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Last Friday, I attended the book launch of “Philippine Army Special Forces—50 Years of Valiant Service.”
In the Armed Forces of the Philippines, there are three major units that are considered as the elite of the military organization. These are the Marines of the Philippine Navy, and the Scout Rangers and Special Forces (SF), both of the Philippine Army. When I use the term “elite” I refer to the fighting skills and discipline that are the hallmark of these units.
Often Scout Rangers and Special Forces are mistaken one for the other. Their training programs are similar, though not in certain aspects, but it is in their missions that they really differ.
Scout Rangers are involved in small unit actions that focus on stealth, infiltration and jungle combat. Long-range reconnaissance and first strike operations are their specialty. On the other hand, Special Forces are not just for counterinsurgency but also for community and nation-building. Thus, the SF soldier is trained to be proficient in civilian skills such as engineering, health care and other related missions.
The founding commander of Philippine Special Forces is Gen. Fidel V. Ramos, former president of the Republic. Together with Capt. Cesar Batilo, Lieutenants Jose Magno and Dave Abundo, he trained at the US Army Special Warfare School in Fort Bragg, North Carolina. Then Captain Ramos and Lieutenant Magno placed Nos. 1 and 2, respectively, in their class composed of officers from Asia, Europe, and South America. They formed the core group of the First Special Forces Company (Airborne) that was made operational on June 25, 1962.
The book is a treasure trove of stories about the Special Forces. But with the environment playing such a large role in our lives these days, I wish to focus on one story by Gen. Leo Alvez who served as commander of the regiment from 1989 to 1993. He calls it “the greening of Fort Magsisi.”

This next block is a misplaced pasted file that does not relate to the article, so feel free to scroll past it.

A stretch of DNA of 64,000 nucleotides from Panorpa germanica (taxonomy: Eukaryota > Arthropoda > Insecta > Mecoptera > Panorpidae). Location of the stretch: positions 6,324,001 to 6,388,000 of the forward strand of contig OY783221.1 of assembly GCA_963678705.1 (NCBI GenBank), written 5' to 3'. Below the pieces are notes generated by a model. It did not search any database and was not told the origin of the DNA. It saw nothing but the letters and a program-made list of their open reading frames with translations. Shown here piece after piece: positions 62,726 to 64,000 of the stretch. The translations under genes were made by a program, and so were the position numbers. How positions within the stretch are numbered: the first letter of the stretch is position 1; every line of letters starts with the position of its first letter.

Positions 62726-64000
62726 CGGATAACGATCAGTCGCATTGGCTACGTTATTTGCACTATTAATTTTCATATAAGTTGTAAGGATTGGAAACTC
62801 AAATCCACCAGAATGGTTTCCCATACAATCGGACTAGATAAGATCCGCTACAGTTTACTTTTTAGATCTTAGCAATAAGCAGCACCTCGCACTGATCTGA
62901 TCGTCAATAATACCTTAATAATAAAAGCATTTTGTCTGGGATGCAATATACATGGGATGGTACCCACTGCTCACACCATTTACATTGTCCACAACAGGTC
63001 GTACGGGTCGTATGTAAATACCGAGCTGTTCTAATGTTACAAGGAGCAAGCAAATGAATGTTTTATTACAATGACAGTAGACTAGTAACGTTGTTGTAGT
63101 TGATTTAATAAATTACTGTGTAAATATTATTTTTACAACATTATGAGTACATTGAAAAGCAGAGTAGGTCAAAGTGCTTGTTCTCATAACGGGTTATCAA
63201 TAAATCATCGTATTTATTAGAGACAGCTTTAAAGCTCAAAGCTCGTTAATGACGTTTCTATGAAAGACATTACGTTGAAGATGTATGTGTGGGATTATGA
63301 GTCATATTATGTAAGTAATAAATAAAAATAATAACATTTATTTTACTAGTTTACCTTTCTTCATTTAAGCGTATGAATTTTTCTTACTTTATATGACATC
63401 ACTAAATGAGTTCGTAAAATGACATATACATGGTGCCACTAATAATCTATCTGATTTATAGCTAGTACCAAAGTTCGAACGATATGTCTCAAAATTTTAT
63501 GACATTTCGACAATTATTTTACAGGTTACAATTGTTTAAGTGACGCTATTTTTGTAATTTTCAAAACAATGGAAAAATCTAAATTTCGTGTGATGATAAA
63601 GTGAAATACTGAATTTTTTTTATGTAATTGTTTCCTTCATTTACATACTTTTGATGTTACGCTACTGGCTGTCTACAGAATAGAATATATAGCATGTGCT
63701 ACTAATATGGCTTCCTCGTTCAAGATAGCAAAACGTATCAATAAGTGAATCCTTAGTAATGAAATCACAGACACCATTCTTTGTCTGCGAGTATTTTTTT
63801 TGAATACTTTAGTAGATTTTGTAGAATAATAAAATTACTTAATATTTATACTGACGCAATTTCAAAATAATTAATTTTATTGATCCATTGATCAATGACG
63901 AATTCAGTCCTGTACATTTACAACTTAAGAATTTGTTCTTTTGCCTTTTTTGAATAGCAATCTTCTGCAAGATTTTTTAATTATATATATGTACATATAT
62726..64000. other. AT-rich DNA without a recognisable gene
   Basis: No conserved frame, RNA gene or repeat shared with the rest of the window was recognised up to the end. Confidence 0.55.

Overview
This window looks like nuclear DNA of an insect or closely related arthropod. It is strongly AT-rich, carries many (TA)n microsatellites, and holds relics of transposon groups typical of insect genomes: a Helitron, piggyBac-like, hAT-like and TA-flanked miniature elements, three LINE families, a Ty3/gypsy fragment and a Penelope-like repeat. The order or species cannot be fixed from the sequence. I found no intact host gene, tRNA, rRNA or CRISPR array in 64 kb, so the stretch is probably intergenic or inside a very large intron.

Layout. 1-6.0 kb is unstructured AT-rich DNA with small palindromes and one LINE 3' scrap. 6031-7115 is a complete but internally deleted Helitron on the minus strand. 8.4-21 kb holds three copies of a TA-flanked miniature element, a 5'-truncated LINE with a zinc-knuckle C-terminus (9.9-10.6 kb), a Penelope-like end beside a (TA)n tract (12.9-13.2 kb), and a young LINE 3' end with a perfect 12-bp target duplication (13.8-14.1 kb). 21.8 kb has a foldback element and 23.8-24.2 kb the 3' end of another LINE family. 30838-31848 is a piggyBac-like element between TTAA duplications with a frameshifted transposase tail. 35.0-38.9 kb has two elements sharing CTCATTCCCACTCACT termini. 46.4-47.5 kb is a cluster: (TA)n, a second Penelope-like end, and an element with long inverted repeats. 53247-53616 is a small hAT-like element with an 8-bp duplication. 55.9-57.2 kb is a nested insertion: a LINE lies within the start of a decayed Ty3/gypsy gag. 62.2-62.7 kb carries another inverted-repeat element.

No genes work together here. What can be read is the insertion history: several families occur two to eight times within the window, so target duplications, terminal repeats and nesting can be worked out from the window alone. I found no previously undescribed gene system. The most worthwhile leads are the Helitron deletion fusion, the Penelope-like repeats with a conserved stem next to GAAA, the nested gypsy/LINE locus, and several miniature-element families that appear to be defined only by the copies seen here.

“When I was a Second Lieutenant we referred to the home of the Special Forces as Fort ‘Magsisi’—a hot, barren area meant to test the limits of one’s endurance. We had to walk two kilometers toward the jungle area to get some shade. When I became the Commander I told my training officer, Maj. Benito Ramos, that we should plant trees in the fort. When he expressed doubt that trees would survive on clay-like soil, I imparted what my father taught me as a kid in Cebu where the land had formed from coral deposits. The technique was simple: Dig a one cubic meter hole, fill it with appropriate soil and allow the roots to grow strong enough to penetrate the clay. It became part of the SF course for each trainee to plant at least ten trees in this way.”
Today Fort Magsisi is one of the greenest installations of the Armed Forces.
The present commander of the Special Forces is Col. Donato B. San Juan II, PMA class 1984. He should be receiving his star soon. He confesses that “the price of operational success is a greater likelihood that the regiment will be downsized. This should not be cause for concern. After all, size does not matter very much. It is the manner of employment that counts.”
One last word. Of the three elite units mentioned, it is only the Special Forces that was never involved, as a unit, in coup attempts against the government.